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Ten top tips for making home visits

Professor Rodger Charlton provides advice to help practices develop protocols and procedures on home visits and reduce the risk of failure-to-visit claims.

Professor Rodger Charlton: Learn from visits (Image by NTI)
Professor Rodger Charlton: Learn from visits (Image by NTI)

Use these practical tips to help inform and review practice protocols and policies on home visits for GPs and staff, particularly reception staff taking calls from patients. A revamped home visits policy could also be an aid for your GP appraisal and revalidation as well as helping you to avoid medico-legal problems. An added bonus is that you may even begin to enjoy home visits. 

Tip 1 Expecting the unexpected

All GPs can recall cases of requests for unnecessary visits. But you can never be sure until you get inside the patient’s home. It is so easy to make assumptions, like never suspecting from surgery consultations that a family is living in squalid conditions.I can remember someone who rang saying that her husband would not wake up and asking if I visit as she was worried he would be late for his breakfast. It transpired that he had been dead for hours and rigor mortis had set it. 

Tip 2 Getting good directions

A major challenge of homes visits is the time wasted if taken if you cannot find the house. If the patient says ‘You can’t miss it’, you will. Streets seldom follow a logical order; housing estates can have the same name for a road with branches off it in different directions without out any pattern in relation to odd and even numbers.

Always ask for a landmark: your GPS will take you to a postcode, not to a house. In rural locations, houses may have names but no numbers. If it s late at night ask for the hazard lights on a car to be left on.

Tip 3 Feverish children

 Whenever possible insist that an ill feverish child is brought to the surgery. Although rare, a meningococcal rash can present on any part of the body but you need good light to see it. So often on home visits you are brought into a darkened room to see a lethargic child lying covered by a quilt. If seen at the surgery, you can see if the child is alert. The child may be irritable, but you can remove clothing and check whether or not a rash is present in good light.

Tip 4 Abdominal pain

As a GP your time is at a premium. Whatever the patient’s age, if you receive a phone request to see person with abdominal pain, suggest that the patient is put on/in a bed while you drive to their house so that you can examine their abdomen.There is nothing worse than having to wait 10 minutes to move an unwell patient from armchair to bed. Examining the abdomen of a patient on small settee or chair is far from ideal:you may have to kneel close to where the patient has vomited or next to a source of heat (radiator, fireplace).

Tip 5 Pets

It is not just dogs that you should be concerned about. I have been bitten and scratched by a cat. Insist that dogs and cats are removed from the room where a patient is, no matter what reassurance an owner may give  Beware of the dog that lets you in the house, but becomes threatening when you try to leave. If a dog is loose in the garden, phone the house and say you will not enter until it is put on a lead and taken to a room away from the patient.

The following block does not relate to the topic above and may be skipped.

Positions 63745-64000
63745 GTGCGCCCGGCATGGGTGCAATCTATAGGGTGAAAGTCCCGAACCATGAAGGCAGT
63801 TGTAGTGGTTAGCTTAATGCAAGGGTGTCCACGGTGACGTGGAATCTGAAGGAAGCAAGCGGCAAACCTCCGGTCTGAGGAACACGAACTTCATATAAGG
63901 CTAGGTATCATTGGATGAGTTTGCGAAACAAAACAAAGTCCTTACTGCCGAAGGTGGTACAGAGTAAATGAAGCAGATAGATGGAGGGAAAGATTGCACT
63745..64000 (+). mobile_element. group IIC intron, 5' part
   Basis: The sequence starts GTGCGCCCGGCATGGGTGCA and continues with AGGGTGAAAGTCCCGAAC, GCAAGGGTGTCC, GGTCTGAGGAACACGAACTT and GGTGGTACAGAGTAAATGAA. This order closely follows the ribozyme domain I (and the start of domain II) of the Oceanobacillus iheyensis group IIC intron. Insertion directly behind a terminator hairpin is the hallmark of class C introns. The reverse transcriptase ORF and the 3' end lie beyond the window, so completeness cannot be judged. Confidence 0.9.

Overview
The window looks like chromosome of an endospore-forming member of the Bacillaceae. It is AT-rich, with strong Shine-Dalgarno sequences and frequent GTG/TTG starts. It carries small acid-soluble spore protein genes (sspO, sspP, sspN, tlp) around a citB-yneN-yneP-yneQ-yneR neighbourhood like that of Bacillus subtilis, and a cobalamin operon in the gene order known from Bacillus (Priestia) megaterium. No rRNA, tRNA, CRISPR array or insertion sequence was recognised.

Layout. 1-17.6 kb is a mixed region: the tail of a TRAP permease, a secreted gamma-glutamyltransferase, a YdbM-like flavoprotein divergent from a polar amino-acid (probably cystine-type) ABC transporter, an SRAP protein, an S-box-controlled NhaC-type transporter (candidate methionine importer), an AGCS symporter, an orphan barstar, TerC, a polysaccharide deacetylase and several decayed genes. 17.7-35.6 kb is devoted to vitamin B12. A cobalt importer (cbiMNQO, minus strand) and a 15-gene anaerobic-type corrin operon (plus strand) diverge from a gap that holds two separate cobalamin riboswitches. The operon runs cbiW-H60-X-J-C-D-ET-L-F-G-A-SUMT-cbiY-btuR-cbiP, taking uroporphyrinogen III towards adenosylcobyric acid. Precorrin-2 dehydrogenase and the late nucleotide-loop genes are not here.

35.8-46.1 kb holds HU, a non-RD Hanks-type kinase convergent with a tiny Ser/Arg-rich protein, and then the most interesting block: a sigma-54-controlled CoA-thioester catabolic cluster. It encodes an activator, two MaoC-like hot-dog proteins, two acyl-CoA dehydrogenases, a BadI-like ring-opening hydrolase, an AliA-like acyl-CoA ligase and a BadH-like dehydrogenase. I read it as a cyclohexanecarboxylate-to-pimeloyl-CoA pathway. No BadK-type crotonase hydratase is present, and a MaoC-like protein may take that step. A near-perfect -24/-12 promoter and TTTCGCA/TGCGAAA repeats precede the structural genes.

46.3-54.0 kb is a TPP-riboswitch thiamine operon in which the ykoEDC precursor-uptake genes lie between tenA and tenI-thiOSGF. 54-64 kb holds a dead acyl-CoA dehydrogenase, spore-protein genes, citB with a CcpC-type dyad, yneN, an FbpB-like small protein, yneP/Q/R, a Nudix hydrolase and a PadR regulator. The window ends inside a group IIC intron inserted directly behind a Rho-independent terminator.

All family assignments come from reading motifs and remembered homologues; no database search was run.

Tip 6 Snow

When it snows heavily there is often an expectation that you will make a superhuman effort to visit. When snow is forecast always take waterproof boots, de-icer and gloves. Put some old mats in your boot in case your rear wheels get stuck so can put them underneath the wheels to obtain traction.

Don’t attempt to go down a steep drive. Leave your car on the road where hopefully the gritting vehicle or snow plough has been. The last thing you want to do is to get stuck.

Tip 7 Dangerous situations

It is better to be safe than sorry. Always tell someone when you are going to do a visit and give them the patient’s address. Check you have got your mobile phone. If you have any suspicions when accepting a call out, take someone with you. There may be circumstances where it is appropriate to seek help from the police.

Be careful about visiting a house alone and do not perform an intimate examination without a chaperone, no matter how well you think you know the patient. Ideally, such an examination should be conducted at the surgery with the necessary equipment and support staff.

Tip 8 Doctor’s bag

Make sure your doctor’s bag has appropriate equipment to make a medical assessment together with emergency drugs. Take a printout of the patient summary record if you cannot access it when away from the computer system, stationery to write a letter and local contact numbers to admit a patient into hospital if required.

Tip 9 Learning more about the patient

Some GPs who have written about visiting say it is a privilege to enter a person’s home and that you may learn something new about them. How true. Some can recall asking an elderly person where their tablets are kept only to find a decade’s worth of unused medication. The patient when asked why said they did not to take their tablets but did not want to upset the doctor so kept ordering repeats.

You cannot discover or learn from things like this by staying behind your consulting room desk.

Tip 10 End of life

One of the most difficult and yet rewarding experiences is visiting a dying patient or the bereaved. It is important not to go reluctantly as this home visit will remembered by the patients’ relative(s)/carers more than any other and is one of the many arts of good general practice in danger being lost.

  • Professor Rodger Charlton is professor of medical education at Swansea University and a GP

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